A swing axle is a simple type of independent suspension designed and patented by Edmund Rumpler in 1903. This was a revolutionary invention in the automotive industry, allowing wheels to react to irregularities of road surfaces independently, and enable the vehicle to maintain a strong road holding. The first automotive application was the Rumpler Tropfenwagen (emulated by the Mercedes 170), the Standard Superior and the Volkswagen Beetle.
Some later automobile rear swing axles have universal joints connecting the driveshafts to the differential, which is attached to the chassis. They do not have universal joints at the wheels: the wheels are always perpendicular to the driveshafts. Swing axle suspensions traditionally used leaf springs and shock absorbers. It was also used in early aircraft (1910 or before), such as the Sopwith and Fokker, usually with rubber bungee and no damping.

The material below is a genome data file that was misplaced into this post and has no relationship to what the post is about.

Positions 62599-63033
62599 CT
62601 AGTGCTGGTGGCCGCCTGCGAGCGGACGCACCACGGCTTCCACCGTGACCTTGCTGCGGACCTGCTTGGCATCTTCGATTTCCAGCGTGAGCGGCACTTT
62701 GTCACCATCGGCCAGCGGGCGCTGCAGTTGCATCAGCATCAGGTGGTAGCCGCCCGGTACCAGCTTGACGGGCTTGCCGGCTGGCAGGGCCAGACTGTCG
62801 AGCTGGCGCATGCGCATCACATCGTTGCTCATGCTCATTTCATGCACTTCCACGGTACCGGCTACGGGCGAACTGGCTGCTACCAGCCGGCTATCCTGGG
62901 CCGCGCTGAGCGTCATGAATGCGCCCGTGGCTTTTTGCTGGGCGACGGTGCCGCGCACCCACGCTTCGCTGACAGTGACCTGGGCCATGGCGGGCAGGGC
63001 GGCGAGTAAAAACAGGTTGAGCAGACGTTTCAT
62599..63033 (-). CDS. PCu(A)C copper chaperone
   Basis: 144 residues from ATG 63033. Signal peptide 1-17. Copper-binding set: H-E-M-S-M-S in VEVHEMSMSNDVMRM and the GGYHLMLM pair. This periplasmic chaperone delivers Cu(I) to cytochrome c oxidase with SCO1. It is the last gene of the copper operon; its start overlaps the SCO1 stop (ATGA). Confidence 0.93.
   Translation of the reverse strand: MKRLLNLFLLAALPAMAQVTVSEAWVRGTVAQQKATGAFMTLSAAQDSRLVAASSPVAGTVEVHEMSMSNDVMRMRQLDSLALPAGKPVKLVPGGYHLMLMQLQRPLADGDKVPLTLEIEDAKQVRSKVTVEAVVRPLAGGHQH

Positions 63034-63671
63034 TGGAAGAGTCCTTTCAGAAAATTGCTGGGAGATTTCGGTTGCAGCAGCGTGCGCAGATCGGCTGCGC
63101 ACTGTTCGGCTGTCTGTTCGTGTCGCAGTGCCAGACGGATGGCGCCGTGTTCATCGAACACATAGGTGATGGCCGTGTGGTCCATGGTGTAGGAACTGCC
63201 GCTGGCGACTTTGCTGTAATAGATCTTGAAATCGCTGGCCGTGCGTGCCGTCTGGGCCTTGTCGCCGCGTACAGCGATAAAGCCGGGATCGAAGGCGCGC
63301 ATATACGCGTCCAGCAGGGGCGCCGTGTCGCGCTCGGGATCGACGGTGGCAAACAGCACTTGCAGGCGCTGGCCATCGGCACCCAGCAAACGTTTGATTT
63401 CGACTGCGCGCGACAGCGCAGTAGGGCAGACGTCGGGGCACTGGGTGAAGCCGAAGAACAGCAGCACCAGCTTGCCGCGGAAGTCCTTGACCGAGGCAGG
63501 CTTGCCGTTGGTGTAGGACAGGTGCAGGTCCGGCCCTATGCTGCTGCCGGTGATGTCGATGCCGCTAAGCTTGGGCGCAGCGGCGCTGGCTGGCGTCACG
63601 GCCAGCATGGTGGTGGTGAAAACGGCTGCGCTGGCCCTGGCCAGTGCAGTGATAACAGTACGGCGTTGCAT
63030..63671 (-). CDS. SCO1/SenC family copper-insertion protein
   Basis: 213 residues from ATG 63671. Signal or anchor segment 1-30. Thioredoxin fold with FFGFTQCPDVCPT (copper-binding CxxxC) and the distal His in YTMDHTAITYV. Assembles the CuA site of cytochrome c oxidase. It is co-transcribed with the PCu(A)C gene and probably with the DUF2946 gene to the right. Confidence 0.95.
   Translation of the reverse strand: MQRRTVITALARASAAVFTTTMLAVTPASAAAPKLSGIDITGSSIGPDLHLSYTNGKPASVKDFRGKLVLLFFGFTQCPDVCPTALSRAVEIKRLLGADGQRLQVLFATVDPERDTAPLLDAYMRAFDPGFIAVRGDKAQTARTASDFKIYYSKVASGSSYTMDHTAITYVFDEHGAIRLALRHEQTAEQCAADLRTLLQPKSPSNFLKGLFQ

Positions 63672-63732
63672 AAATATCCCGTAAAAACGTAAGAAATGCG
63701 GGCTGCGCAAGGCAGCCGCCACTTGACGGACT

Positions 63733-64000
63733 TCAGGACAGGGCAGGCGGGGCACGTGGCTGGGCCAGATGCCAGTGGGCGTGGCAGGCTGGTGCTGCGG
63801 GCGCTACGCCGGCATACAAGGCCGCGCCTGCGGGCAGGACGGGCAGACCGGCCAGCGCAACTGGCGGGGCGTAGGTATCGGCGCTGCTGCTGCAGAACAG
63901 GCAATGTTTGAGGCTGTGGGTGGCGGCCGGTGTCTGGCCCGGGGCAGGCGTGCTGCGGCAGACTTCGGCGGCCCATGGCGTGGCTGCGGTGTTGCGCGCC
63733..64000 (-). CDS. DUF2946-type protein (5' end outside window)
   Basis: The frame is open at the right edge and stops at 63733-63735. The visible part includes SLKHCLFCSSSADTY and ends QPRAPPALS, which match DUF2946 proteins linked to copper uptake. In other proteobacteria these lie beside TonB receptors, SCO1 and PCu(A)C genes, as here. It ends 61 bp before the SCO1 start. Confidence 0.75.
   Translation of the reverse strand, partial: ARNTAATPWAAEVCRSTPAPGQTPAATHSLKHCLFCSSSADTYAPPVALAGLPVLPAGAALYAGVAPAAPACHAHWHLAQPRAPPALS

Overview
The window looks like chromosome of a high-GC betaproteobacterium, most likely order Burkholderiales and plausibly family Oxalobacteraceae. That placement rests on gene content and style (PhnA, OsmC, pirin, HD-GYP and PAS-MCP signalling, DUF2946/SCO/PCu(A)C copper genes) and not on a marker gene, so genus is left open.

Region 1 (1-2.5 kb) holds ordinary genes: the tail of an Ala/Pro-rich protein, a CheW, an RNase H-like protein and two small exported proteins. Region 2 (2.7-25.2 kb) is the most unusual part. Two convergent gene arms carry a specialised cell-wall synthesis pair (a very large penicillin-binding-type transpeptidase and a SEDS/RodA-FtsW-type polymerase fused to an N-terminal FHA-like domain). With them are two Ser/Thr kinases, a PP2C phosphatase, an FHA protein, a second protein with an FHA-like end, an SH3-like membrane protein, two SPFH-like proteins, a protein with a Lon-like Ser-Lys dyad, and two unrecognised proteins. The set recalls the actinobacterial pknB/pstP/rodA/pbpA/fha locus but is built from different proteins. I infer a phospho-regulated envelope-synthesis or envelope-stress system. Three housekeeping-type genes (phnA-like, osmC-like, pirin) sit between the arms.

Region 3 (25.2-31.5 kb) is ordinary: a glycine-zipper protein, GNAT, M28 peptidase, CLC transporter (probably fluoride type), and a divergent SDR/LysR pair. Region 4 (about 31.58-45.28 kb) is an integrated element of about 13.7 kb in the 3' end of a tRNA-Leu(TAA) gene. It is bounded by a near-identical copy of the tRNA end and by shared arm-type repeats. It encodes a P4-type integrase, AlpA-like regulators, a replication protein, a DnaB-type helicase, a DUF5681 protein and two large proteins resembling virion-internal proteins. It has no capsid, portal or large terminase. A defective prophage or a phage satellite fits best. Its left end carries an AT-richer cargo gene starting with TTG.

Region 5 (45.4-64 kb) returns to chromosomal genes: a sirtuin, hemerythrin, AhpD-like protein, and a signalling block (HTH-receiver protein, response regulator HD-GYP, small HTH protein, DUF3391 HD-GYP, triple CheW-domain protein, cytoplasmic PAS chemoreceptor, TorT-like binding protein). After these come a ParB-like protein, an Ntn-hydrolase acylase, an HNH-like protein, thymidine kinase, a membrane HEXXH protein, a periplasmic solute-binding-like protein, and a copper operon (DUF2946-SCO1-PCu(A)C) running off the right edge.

This type of suspension was considered better than the more typical live axle for two reasons:
- It reduced unsprung weight since the differential is mounted to the chassis
- It eliminates sympathetic camber changes on opposite wheels
There are several shortcomings with this arrangement:
- A great amount of single-wheel camber change is experienced, since the wheel is always perpendicular to the driveshaft
- "Jacking" on suspension unloading (or rebound) causes positive camber changes on both sides, which (In extreme cases) can overturn the car.
- Reduction in cornering forces due to change in camber can lead to oversteer — a dynamically unstable condition where a vehicle can lose control and spin — and in extreme cases lift-off oversteer.
A number of engineering options could ameliorate swing axle handling, with limited results: